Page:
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The lost city - found!

This summer one-third of the nation will be ill-housed, ill-nourished, and ill-clad. Only they call it a vacation. Joseph Salak

Trail head of Cidudad Perdida Hike, January 2, 2016.

As Blue Skunk readers may remember, I attempted but did not succeed in hiking the Cidudad Perdida trail in Columbia last May. My conclusion:

I need to begin selecting more age-appropriate activities. ... God, I hate to admit I am getting old, though.

That decision gnawed at me. I rarely, very rarely fail to finish a physical challenge once I start it. So I did what any person with a growth mindset (or who is simply a damn stubborn old fool) would do: lose 20 pounds, hike excessively with a pack, and book another ticket to Santa Marta to give it another go.

Photos and observations from my second attempt at finding the Lost City, January 2-6, 2016...

The trail out and back is a paltry 50 kilometers. It does, however, have reportedly 19 river crossings, all which require a good deal of balance on slick rocks - tough when one is tired. The trail is also never flat, often steep, and usually rocky, slippery, or extremely narrow.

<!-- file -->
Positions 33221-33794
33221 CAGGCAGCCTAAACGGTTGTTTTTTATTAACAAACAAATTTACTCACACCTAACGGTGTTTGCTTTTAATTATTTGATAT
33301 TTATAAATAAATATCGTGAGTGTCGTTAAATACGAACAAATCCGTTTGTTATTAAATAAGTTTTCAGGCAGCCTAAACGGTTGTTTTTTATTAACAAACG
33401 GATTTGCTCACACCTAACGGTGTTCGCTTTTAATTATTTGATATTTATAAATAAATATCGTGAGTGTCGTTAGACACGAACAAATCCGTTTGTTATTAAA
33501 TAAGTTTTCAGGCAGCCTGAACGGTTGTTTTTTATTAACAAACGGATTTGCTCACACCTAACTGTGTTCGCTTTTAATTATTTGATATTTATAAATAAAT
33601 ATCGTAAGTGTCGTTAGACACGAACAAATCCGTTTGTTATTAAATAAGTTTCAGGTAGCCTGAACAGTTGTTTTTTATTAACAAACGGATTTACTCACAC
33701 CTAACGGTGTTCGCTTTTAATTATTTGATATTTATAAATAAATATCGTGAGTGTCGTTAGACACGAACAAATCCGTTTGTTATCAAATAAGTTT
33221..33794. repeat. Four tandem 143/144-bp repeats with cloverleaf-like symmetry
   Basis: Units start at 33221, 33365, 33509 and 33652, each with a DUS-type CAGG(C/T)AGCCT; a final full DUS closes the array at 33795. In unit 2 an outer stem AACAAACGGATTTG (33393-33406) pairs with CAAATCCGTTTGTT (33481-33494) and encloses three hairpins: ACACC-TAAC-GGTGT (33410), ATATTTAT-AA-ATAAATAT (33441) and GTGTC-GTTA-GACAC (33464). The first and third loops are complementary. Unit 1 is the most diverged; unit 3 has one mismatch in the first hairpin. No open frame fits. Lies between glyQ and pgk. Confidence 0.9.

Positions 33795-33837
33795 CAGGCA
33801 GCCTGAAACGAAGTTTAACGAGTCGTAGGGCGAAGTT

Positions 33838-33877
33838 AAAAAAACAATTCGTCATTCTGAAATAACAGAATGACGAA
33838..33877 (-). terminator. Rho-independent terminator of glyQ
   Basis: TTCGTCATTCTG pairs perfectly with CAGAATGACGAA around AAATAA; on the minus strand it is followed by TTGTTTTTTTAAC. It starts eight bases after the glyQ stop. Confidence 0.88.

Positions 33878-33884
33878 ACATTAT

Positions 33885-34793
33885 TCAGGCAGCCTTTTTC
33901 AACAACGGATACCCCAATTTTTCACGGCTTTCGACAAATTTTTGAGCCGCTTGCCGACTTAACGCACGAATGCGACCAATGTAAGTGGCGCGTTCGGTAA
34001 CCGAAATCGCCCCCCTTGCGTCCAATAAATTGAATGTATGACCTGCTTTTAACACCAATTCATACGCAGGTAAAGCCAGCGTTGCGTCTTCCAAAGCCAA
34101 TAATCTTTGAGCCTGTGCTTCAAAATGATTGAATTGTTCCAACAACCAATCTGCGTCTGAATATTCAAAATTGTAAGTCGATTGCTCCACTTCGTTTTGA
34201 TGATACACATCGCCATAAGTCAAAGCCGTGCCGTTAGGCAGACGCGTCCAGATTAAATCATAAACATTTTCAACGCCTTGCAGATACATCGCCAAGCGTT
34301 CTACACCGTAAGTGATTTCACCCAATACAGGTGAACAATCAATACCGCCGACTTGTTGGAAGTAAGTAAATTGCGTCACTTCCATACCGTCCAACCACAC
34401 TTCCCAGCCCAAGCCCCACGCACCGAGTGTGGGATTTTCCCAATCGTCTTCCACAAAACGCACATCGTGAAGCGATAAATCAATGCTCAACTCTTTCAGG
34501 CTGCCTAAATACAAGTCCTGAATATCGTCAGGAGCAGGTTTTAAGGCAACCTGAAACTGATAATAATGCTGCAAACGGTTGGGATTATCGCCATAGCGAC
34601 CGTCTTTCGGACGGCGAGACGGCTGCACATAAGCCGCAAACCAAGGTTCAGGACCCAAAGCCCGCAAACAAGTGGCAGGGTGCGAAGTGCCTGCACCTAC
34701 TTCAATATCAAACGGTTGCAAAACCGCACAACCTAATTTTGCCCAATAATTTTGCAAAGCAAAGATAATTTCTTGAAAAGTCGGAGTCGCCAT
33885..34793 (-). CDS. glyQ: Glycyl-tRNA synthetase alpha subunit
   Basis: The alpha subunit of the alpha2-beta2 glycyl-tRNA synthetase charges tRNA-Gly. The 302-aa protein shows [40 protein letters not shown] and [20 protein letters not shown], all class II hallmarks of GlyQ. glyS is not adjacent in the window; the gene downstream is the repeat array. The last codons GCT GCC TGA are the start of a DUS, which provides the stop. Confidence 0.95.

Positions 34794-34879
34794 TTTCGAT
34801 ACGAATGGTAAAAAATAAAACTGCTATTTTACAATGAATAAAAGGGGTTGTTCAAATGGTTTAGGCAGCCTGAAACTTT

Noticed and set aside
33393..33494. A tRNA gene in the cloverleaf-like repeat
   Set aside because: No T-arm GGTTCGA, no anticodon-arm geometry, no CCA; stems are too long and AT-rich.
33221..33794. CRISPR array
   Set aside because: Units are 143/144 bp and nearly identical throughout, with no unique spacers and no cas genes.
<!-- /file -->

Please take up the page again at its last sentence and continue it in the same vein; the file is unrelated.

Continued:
Any of us could do this trail.

This one, not so much. Pictures do not do justice to what it feels like to scramble, often on all-fours, for nearly an hour at a time, these rough climbs in 90 degree heat with high humidity. I would never recommend this hike to anyone solely on the basis of what that person would be thinking of me about 45 minutes into an hour-long climb, puffing, sweating, and cursing my name. Hell, I was mad at myself!

This is the best graphic I could find of the changes in elevation on the hike. Note that each hike segement, leaving from the three casas (camps), starts with a very long hill and ends, coming back into the next casa, with a pretty good downhill. The uphills tested your breathing and leg muscle strength; the downhills your balance, your joints, and toes.

So why? The views, despite spending much of the time in jungle (or more specifically mountain rainforest), were lovely. After a long hard climb, the path often flattened for a kilometer or so, allowing dramatic views of mountains and valleys. Yes, this is why I hike!